Interview with Emmet Collins, PhD in Political Science (2016)

Could you tell us about how you landed your first position after graduate school or about your career path in general? Looking back, what lessons have you learned? Can you think of specific pitfalls that current graduate students should avoid?

When I was writing my dissertation, I moved back to my home province of Manitoba, since that’s where I wanted to settle.  When I was within a year of defending, I started seriously looking for work.  It took a year and a half before I started where I am now [Senior Policy Analyst & French Language Services Coordinator at Manitoba Families].  A combination of few job opportunities, bad fit, lack of job experience and lack of experience interviewing on my part made my life harder than I imagined it would be.  When I did get a job, it was due to a combination of the right background and the right knowledge meeting the right opportunity.

Looking back I draw two lessons from my experience. 

First, I could have done more to get the experience I wanted.  I essentially always knew I wanted to work in government.  However, I went straight from high school to BA, MA, PhD without stopping.  I worked during most of that time, but not in government, which meant that when I finished my formal education I had three degrees in political science but no practical experience.  No co-ops, no internships, nothing.  If I’d gone out of my way to find those opportunities I think my path would have been easier.

Second, I greatly benefitted from volunteering.  I’ve been involved with a variety of non-profits since I was a teenager, and when I was writing my dissertation I became heavily involved with a few.  That gave me something to draw on in the absence of government experience.  Non-profits are generally very open to letting you put a lot of effort into their projects, which you can then parlay into good interview answers.

Did you consider an academic career while in graduate school? Could you discuss why/why not? How does your current position differ from academic positions? What are the tradeoffs/rewards/downsides?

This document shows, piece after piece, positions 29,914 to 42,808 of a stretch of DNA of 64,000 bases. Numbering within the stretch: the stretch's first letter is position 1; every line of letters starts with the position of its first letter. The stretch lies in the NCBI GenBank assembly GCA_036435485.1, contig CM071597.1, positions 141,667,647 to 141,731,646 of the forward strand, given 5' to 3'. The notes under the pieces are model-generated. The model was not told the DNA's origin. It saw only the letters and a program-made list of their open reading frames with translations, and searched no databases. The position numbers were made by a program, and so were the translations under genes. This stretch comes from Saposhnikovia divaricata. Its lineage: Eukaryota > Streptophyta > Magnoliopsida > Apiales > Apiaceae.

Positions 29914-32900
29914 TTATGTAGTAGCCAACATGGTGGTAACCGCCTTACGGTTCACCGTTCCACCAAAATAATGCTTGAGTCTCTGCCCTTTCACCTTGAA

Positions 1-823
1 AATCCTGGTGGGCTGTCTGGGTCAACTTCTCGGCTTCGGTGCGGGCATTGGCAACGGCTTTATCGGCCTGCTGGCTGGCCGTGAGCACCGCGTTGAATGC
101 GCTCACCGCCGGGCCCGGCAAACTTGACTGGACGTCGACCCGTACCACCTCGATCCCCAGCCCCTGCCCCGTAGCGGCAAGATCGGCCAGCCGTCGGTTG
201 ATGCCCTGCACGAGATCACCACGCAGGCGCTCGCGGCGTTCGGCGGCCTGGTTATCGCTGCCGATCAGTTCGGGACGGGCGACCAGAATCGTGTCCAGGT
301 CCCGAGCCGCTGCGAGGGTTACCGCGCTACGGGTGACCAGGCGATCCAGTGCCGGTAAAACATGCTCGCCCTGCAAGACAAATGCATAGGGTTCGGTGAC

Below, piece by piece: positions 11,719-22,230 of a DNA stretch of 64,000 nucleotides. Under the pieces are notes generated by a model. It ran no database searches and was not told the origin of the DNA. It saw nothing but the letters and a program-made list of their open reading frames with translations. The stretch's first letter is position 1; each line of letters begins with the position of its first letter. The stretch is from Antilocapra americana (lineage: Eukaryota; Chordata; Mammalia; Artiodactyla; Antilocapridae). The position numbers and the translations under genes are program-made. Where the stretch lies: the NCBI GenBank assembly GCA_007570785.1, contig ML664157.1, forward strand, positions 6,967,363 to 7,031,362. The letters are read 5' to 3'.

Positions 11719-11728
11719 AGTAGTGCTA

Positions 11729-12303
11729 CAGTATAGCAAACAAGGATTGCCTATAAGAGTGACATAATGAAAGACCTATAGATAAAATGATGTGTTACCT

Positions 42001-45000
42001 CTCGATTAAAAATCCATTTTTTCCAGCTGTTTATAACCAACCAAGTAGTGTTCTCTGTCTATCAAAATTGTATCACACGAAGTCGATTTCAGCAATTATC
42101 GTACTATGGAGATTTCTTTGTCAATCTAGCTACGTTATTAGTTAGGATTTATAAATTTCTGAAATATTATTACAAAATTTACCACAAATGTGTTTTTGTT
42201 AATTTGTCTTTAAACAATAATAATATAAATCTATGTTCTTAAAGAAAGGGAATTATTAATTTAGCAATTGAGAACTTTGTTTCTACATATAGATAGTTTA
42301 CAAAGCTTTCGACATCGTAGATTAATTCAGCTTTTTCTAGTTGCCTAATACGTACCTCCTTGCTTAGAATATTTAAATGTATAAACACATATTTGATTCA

I felt somewhat atypical in that an academic career was never really on my radar.  I very much enjoyed the teaching component (and still do), but hate the publishing process, which meant I wasn’t a good fit for academic jobs. 

That made me fairly different from a lot of my colleagues, who seemed to definitely want to be professors and who would only accept something else as a plan B.  In fact, I remember having a sit down with my advisor, Jon Malloy, and “confessing” that I didn’t want an academic job.  The whole thing feels a bit silly now (and he was very supportive), but it shows how ingrained the notion of a professorship as the end goal is.

My current position is much better suited to my skill set that an academic job would be.  I work with intelligent people doing research and analysis at high levels on topics that interest me, but material gets produced and validated (or sent back) much more quickly.  That’s not to say government work is without frustrations, but it’s a good fit for me.  Plus, I’m able to keep a foot in academia by teaching sessionally.      

How should current graduate students (especially those with little work experience) present themselves and their skills to other professionals and/or potential employers?

As mentioned earlier, if you have little work experience, there are ways for you to build up your skills through volunteering. 

The main thing to keep in mind when speaking to people outside of academia is that no one knows what you do.  I can’t stress that enough.  No one knows what’s involved with writing a social science dissertation.  You’re not in a lab, you’re (probably) not running experiments, so people just don’t know how one spends three plus years writing one thing.

That being the case, help people understand by focusing on your skills.  The dissertation is what you produced, the skills are how you did it.    You didn’t “conduct a lit review,” you read thousands of pages of material, analyzed the content, and produced a succinct summary.  You didn’t “teach a class”, you created tools to consistently and rapidly evaluate a large group of students.  Before you start looking for work, go through this process on your own so that you have a better understanding of what you know how to do.  You might not realize how much you know until you break it down.